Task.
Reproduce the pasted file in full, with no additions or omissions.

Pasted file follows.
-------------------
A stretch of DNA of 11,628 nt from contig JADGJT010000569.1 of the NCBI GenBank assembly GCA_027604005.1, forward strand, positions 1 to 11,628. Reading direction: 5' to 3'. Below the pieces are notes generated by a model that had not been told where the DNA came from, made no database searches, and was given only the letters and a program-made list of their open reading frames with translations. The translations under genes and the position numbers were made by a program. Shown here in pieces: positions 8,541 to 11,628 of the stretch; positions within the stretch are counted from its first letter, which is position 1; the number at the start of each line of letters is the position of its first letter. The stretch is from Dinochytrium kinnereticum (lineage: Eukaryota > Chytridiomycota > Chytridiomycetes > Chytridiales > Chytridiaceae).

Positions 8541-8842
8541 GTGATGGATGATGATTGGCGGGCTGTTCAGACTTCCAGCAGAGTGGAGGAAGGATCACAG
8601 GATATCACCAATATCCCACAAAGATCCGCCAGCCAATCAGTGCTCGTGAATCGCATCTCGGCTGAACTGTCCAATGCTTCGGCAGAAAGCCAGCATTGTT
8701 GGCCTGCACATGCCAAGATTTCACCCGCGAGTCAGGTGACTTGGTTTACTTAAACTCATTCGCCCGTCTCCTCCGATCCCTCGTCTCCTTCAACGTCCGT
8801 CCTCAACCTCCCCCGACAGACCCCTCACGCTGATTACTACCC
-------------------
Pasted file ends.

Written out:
A stretch of DNA of 11,628 nt from contig JADGJT010000569.1 of the NCBI GenBank assembly GCA_027604005.1, forward strand, positions 1 to 11,628. Reading direction: 5' to 3'. Below the pieces are notes generated by a model that had not been told where the DNA came from, made no database searches, and was given only the letters and a program-made list of their open reading frames with translations. The translations under genes and the position numbers were made by a program. Shown here in pieces: positions 8,541 to 11,628 of the stretch; positions within the stretch are counted from its first letter, which is position 1; the number at the start of each line of letters is the position of its first letter. The stretch is from Dinochytrium kinnereticum (lineage: Eukaryota > Chytridiomycota > Chytridiomycetes > Chytridiales > Chytridiaceae).

Positions 8541-8842
8541 GTGATGGATGATGATTGGCGGGCTGTTCAGACTTCCAGCAGAGTGGAGGAAGGATCACAG
8601 GATATCACCAATATCCCACAAAGATCCGCCAGCCAATCAGTGCTCGTGAATCGCATCTCGGCTGAACTGTCCAATGCTTCGGCAGAAAGCCAGCATTGTT
8701 GGCCTGCACATGCCAAGATTTCACCCGCGAGTCAGGTGACTTGGTTTACTTAAACTCATTCGCCCGTCTCCTCCGATCCCTCGTCTCCTTCAACGTCCGT
8801 CCTCAACCTCCCCCGACAGACCCCTCACGCTGATTACTACCC